The quote below comes from Don Norman’s recent column on The Research-Practice Gap, emphasis mine, and is the topic of this rumination. Bear with me as I attempt to navigate my thoughts and spew them in a digestible manner.
Great innovations can come from anywhere, any place. Usually they come about when a new technology is unleashed upon the world and inventors and technologists scurry to find something they can do with it. Most of these attempts fail, but a few stick. The researchers come aboard after the technology has been unleashed. But this is precisely when they can be most effective, because it is now that they can play Pasteur’s game, starting with a real need, figuring out what the scientific needs are, doing the science, and then feeding the results back to a practitioner community that is desperately awaiting the findings.
Norman’s idea of when and how the researcher comes into practice interests me because it seems so one-sided. Look at his sentence structure. “Researchers come aboard after technology has been unleashed,” and “feeding the results back to a practitioner community.” I agree with these statements but I feel that it is a reflexive relationship, that research has just as much to learn from practice as practice has to learn from research.
The point of Norman’s article is that there needs to be a “translational developer,” someone who can speak the researcher and practitioner lingo and translate for both parties so the relationship is a bit more productive. I agree with this statement. The part of the article I’d like to address is this idea of the “real need,” the researcher’s role in the time line of divining it, and the role of science in this research-practice divide.
How many times have researchers stumbled upon something while in pursuit of something else? I’ve gathered a few in the following list.
- Coca-Cola was originally researched and designed as an anti-drug, anti-depression, headache medicine
- Synthetic dyes came about when a young London chemist attempted to find an anti-malaria drug. This went on to inform immunology and chemotherapy.
- An improvement on existing pacemakers was created when the inventor was attempting to create a heart monitor.
- Viagra, the erectile dysfunction medicine, was originally the result of hypertension research
My point is that researchers don’t simply “come aboard” after the technology has been created, but are often the reason the technology was created in the first place. Recognizing alternative applications and uses for said technology, then, is where we address this idea of “need.” How do we determine what people need, versus what they want? And who are we to say that you “need” something versus “want” something as practitioners and researchers? How is telling someone about themselves not, in some way, manipulative? I cannot understand who someone is because I am not them. I have not lived their life, experienced what they experienced, learned what they have learned. So who am I, as a researcher and practitioner, to say “this is what you need?”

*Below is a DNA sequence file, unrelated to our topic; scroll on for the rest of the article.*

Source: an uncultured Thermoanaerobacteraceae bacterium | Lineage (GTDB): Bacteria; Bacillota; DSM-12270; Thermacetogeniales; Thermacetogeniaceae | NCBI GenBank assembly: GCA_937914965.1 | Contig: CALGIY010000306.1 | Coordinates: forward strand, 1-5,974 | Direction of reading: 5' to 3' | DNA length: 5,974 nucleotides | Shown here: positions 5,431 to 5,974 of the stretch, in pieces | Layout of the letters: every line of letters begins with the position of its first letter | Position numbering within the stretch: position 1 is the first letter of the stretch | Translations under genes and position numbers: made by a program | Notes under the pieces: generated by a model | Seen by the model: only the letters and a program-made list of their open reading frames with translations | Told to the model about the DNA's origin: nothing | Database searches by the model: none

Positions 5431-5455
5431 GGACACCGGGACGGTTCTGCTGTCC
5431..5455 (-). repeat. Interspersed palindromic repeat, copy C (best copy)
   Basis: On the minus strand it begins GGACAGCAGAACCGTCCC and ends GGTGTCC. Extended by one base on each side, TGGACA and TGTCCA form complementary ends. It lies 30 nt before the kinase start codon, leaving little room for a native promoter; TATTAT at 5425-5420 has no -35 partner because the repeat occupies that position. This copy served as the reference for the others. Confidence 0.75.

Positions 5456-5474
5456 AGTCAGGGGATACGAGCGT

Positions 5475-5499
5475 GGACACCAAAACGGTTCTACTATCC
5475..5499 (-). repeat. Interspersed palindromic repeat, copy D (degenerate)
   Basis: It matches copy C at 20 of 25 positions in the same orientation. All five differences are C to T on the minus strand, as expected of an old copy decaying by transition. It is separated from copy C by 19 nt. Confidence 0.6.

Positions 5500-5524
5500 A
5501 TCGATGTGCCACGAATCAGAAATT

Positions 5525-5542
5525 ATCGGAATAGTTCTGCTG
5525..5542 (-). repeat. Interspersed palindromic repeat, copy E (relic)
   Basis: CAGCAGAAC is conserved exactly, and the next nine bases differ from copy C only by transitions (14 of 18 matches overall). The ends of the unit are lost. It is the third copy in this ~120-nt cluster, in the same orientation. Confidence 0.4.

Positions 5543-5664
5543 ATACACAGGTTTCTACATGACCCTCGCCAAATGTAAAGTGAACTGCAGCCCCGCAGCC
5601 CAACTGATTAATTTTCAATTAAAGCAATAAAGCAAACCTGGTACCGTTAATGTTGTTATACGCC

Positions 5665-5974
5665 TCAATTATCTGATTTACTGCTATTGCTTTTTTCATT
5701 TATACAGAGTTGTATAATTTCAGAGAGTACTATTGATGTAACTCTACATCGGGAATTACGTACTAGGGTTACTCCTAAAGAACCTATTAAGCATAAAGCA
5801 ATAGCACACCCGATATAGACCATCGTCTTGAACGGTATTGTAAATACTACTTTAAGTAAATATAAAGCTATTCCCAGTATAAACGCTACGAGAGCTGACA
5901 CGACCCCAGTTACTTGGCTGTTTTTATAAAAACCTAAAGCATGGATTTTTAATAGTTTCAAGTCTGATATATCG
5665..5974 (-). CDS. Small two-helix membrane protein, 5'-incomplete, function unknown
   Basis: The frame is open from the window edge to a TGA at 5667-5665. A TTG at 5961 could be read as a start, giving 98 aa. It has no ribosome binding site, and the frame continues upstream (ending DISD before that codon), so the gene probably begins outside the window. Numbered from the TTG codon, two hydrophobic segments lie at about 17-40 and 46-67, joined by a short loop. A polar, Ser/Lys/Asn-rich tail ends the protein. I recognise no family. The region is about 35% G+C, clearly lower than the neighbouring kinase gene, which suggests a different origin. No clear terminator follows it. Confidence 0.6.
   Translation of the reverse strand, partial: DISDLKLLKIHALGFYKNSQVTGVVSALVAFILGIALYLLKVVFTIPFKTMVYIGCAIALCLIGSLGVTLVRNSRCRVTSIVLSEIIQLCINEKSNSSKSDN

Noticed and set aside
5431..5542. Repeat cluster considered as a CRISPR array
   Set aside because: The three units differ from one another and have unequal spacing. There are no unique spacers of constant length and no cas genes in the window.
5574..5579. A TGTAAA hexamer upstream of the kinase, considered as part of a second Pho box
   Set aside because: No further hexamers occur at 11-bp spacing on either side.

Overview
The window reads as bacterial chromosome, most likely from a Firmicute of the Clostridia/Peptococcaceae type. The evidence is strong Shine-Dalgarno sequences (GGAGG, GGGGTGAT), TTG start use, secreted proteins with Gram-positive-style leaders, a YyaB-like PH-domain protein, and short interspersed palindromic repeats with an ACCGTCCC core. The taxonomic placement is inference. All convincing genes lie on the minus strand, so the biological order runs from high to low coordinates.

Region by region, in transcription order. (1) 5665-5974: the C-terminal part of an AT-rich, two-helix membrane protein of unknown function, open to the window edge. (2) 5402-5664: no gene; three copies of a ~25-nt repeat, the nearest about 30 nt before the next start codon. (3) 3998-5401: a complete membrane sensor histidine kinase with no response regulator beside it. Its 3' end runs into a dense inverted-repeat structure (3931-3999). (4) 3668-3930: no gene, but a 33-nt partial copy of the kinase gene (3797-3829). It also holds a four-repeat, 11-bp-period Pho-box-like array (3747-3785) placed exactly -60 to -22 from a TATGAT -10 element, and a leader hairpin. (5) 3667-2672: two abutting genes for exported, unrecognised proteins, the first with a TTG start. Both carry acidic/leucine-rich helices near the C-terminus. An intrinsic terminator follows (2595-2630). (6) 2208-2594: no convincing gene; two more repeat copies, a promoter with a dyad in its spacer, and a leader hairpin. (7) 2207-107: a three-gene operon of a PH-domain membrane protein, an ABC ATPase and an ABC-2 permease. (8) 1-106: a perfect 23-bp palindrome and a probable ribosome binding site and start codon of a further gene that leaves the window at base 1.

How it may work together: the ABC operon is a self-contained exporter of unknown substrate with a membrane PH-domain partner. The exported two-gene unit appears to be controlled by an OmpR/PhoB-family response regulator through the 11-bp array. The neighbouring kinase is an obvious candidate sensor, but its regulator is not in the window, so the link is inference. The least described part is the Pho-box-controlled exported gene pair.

Like Norman said, we like to think we know the best way to design or perform scientific trials. But let’s face it, we’re all just drinking our respective Kool-aids and sticking to it. And that’s okay, because we don’t know any better way of doing it. The important thing, it seems to me, is in the questioning of existing methods and experimentation of new methods.
I must ask, Mr Norman, why is it so important that such areas as design, musical practice, etc, have “data” to support the “best way” of doing it? I just can’t get behind that idea. I think it is a continuing failure of such fields that they (we) listen to the data-mongerers. Sometimes all you can do is go on “faith.”
We cannot have data support everything because there are immeasurable occurrences in this world because guess what—more often than not, the things we do as people, as persons, do not make sense. We are emotional beings. We are “irrational” creatures. Claiming that I can describe the patient-doctor relationship through a scientifically-proven and data-supported method is piffle. Why? Because that relationship must be determined case-by-case. Who the doctor is in relation to the patient, and vice versa, will lead to different requirements, sensibilities, and sensitivities.
So yes, I agree that we need a “translational developer,” someone who can speak the lingo of both parties and act as an arbiter, of sorts. At the same time, I feel if both parties want the other to pay attention to what they are doing, the first step could be to stop complaining. If you want someone to listen to you, it pays to listen to them. Perhaps it’s trite, but hey, The Golden Rule (a.k.a. an ethic of reciprocity) seems to work more often than not for me, professionally and personally.
I found this related video, that discusses other target topics, yet abstracts out the idea of reciprocity and relationships which I think is applicable and admirable.